One-time gene therapy could change treatment of heart failure

Heart monitor

Asklepios BioPharmaceutical (AskBio), a gene therapy subsidiary of Bayer, has presented first-in-human data from a Phase I trial investigating AB-1002 (also known as NAN-101) for the treatment of patients with congestive heart failure (CHF).

The data were shared at the American Heart Association Scientific Sessions, which were held in Philadelphia, US, 11-13 November 2023.

The trial was designed to establish the safety and preliminary efficacy of gene therapy AB-1002 in patients with NYHA Class III heart failure, also known as advanced heart failure.

AB-1002 is a rationally designed cardiotropic AAV vector targeting protein phosphatase inhibitor-1, which has been linked to heart failure.

“We believe these encouraging early results in patients with advanced heart failure are important for the congestive heart failure community, as they bring hope to a sub-population where treatment options are needed,” said Litsa Kranias, Hanna Chair of Cardiology at the University of Cincinnati and US Coordinator, Cure-PLaN. “Seeing the potential of gene therapy being explored in heart failure is a key step forward in one day potentially changing the direction of this devastating disease, which is a leading cause of morbidity and mortality in westernised countries.”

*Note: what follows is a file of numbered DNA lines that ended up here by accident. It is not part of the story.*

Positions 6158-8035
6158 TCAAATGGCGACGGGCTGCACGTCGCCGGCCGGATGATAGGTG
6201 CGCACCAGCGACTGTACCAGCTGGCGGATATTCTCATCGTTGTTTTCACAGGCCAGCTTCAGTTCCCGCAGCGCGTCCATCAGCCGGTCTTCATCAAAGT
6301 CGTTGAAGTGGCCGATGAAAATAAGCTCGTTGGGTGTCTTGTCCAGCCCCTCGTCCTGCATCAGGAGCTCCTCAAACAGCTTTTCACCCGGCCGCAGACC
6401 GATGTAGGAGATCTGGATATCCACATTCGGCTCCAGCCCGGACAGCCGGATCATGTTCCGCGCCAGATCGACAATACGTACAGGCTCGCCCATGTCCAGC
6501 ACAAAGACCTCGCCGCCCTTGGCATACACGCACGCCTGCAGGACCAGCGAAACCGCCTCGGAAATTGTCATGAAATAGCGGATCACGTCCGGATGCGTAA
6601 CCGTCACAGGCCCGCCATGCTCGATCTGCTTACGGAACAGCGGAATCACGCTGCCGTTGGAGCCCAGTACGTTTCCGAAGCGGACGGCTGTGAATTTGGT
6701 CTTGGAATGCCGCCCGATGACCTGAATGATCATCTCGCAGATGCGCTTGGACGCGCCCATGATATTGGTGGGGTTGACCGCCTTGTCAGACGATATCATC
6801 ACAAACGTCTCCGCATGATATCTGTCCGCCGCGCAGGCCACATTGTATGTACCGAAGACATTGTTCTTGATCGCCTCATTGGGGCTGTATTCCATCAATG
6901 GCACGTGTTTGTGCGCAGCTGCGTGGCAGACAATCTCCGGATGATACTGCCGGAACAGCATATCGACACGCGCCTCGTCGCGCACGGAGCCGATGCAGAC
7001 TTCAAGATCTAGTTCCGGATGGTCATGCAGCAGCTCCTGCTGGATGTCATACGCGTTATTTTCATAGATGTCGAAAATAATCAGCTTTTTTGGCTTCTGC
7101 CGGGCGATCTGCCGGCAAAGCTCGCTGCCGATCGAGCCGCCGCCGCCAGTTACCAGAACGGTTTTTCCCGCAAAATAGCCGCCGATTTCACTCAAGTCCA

Treating the underlying cause of heart failure

In the trial, single-dose administration of AB-1002 resulted in clinically meaningful improvements in key efficacy parameters.

Among the six patients in Cohort 1, three who completed 12-month follow-up showed clinically meaningful improvements in left ventricular ejection fraction (LVEF), NYHA Functional Class (NYHA FC), Minnesota Living with Heart Failure Questionnaire (MLHFQ), cardiopulmonary exercise test (VO2 max), and six-minute walk test (6MWT) at 12 months post-dose.

Among the four patients evaluated in Cohort 2, two showed clinically meaningful improvements in MLHFQ and NYHA FC, and four (100%) showed clinically meaningful improvements in LVEF at 12 months, compared with baseline.

No treatment emergent adverse events (TEAEs) or serious adverse events (SAEs) were deemed related to study treatment.

Timothy Henry, Principal Investigator and Steering Committee Member, commented: “Although current management has improved survival in CHF patients, most therapies do not treat the underlying causes, consequently the current standard of care does not reverse the trajectory of the disease to ultimate end-stage heart failure and death. These results show delivery of AB-1002 was well tolerated and resulted in positive efficacy outcomes in some patients with non-ischaemic congestive heart failure.”

Related Articles

Join FREE today and become a member
of Drug Discovery World

Membership includes:

  • Full access to the website including free and gated premium content in news, articles, business, regulatory, cancer research, intelligence and more.
  • Unlimited App access: current and archived digital issues of DDW magazine with search functionality, special in App only content and links to the latest industry news and information.
  • Weekly e-newsletter, a round-up of the most interesting and pertinent industry news and developments.
  • Whitepapers, eBooks and information from trusted third parties.
Join For Free